MDX Essentials: Basic Set Functions: The Filter() Function - Page 2February 9, 2004 The Filter() FunctionThe Filter() function, according to the Analysis Services Books Online, "returns the set resulting from filtering a specified set based on a search condition." That is, it returns a subset of the specified set based upon the action of a filter, whose operation is selectively enforced by a condition in the function. As we shall see, the uses of the function are varied, and its innovative employment with the correct logic can result in the efficient delivery of very precise results. We will examine the syntax for the Filter() function in general, and then will undertake practices exercises to reinforce the concepts. We will first create an unfiltered query, and then build to the placement of the function into the query, to meet an illustrative business requirement. In this way, we will be able to see clearly how Filter() operates to create a subset from a set that is already known to us. Next, we'll explore a more complex scenario where we make innovative use of the Filter() function to meet a more sophisticated requirement. This will give us a richer understanding of the potential that the Filter() function offers, and allow us to examine it from a couple of different perspectives. DiscussionFilter() allows us to filter a set based upon a particular search condition. In other words, the function allows us to return a subset of a set that the query extracts from a cube, based upon whether it meets certain criteria. Members of the retained subset are returned in their natural order. While the basic use of the Filter() function is quite straightforward, we can use it to return complex results, as potential combinations with other functions and operators are myriad. Examples that occur in a business scenario might include the need to see only the members of a group of employees whose organizational salary costs have increased over the prior year, or to perhaps return a list of customers (out of the larger set of all customers) whose average monthly expenditures at our retail outlets have decreased. Let's look at some syntax illustrations to further clarify the operation of Filter(). SyntaxSyntactically, the set to be returned by the Filter() function is placed within the parentheses to the right of Filter, and separated by a comma from the specified criteria that the returned subset is to meet, or the search condition applied. The syntax is shown in the following string: Filter(<<set>>, <search condition>) RemarksThe Filter() function returns the tuples of the specified set that meet the criteria of the search condition. The returned subset represents the portion of the larger, specified set that evaluates as "true" with regard to the logical expression contained in the Boolean search condition. The order of the returned subset is the same as that found in the larger specified set. If there are no tuples in the specified set for which the search condition is true, an empty set is returned by the function. The following example expression illustrates use of the Filter() function in its most basic form. Suppose we are asked by a group of FoodMart information consumers to present total Warehouse Sales for the cities in which we operate warehouses, where the total 1998 sales of each city is $ 10,000 and above. We might approach this need with an expression similar to this: FILTER ( [Warehouse].[City].MEMBERS, ([Measures].[Warehouse Sales], [Time].[1998]) > 9999) The Filter() function might be housed in a query like the one below: SELECT {[Measures].[Warehouse Sales]} ON COLUMNS, {Filter ( [Warehouse].[City].MEMBERS, ([Measures].[Warehouse Sales], [Time].[1998]) > 9999) } ON ROWS FROM [Warehouse] WHERE ([Time].[1998]) The query, with the measure Warehouse Sales specified for the column, the results of the Filter() function specified for the rows, and the year 1998 from the Time dimension used as slicer, would result in the return of the set depicted in Table 1.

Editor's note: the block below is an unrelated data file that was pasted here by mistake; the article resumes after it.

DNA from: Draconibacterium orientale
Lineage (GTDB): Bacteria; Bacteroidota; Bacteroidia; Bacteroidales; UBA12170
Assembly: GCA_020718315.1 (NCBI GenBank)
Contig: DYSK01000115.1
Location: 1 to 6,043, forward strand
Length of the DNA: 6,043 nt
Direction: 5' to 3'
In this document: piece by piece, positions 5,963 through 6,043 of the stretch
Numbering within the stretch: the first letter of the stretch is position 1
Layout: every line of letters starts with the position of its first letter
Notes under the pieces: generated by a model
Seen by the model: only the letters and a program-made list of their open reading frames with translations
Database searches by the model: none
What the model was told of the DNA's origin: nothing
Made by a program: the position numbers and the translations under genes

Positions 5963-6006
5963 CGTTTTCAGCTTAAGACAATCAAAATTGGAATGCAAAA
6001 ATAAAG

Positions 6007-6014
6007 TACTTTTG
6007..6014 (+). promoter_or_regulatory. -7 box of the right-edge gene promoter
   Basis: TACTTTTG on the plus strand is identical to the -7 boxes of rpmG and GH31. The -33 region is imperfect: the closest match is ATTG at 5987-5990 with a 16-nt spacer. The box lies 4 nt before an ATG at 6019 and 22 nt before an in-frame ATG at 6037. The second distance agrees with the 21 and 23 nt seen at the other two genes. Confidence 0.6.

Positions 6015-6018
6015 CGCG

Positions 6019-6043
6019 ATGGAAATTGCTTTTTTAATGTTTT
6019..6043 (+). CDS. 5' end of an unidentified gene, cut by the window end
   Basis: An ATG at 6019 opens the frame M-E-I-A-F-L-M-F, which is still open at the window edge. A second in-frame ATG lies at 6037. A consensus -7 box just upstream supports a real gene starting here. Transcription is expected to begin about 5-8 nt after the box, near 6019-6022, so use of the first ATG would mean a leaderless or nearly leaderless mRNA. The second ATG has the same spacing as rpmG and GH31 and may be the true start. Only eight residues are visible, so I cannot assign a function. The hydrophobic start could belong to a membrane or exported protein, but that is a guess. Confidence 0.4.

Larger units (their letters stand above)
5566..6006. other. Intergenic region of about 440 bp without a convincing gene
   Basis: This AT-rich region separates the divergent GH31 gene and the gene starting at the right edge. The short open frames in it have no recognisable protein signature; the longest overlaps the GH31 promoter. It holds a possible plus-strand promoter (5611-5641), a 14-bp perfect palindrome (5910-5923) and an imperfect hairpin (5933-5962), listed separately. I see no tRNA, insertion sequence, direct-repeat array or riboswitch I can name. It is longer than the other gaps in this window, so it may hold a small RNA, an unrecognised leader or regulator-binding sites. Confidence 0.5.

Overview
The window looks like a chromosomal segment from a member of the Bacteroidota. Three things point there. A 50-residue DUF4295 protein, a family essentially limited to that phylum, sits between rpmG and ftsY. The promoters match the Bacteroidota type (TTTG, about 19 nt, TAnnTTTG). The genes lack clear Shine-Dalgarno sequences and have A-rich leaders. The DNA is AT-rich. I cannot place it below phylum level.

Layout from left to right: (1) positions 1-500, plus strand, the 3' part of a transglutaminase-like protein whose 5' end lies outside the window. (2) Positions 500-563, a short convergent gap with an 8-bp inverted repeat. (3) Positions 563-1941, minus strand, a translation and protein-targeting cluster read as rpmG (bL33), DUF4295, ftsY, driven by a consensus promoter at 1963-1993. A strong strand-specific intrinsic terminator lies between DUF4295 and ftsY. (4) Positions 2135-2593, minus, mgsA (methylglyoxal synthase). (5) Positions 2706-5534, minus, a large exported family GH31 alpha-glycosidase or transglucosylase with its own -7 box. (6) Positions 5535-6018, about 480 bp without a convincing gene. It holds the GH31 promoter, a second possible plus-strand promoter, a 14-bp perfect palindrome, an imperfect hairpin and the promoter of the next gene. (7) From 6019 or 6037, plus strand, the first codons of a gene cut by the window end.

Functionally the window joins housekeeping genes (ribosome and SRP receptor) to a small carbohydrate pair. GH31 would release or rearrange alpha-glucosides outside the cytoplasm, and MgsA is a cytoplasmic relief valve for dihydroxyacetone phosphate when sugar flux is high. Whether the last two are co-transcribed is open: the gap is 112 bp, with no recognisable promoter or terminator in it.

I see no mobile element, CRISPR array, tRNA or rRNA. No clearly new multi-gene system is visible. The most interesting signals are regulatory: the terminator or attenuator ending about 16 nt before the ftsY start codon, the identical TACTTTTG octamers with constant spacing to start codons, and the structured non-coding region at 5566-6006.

Table 1: Results of a Query with Filter(), Selecting Warehouse Sales as the Measure and 1998 as the Slicer In the example above, we use the Filter() function, in combination with the .Members function (see MDX Members: Introducing Members and Member Functions for a tutorial on this and related family functions), to enumerate the cities for whom the data reflects warehouse sales of greater than $ 9,999. We will get a chance to see these components in operation again, as we practice the use of the Filter() function in the section that follows. We will look at a relatively simple instance, then a slightly more complex one, as we explore the use of the syntax we have discussed, within the steps of our examples. |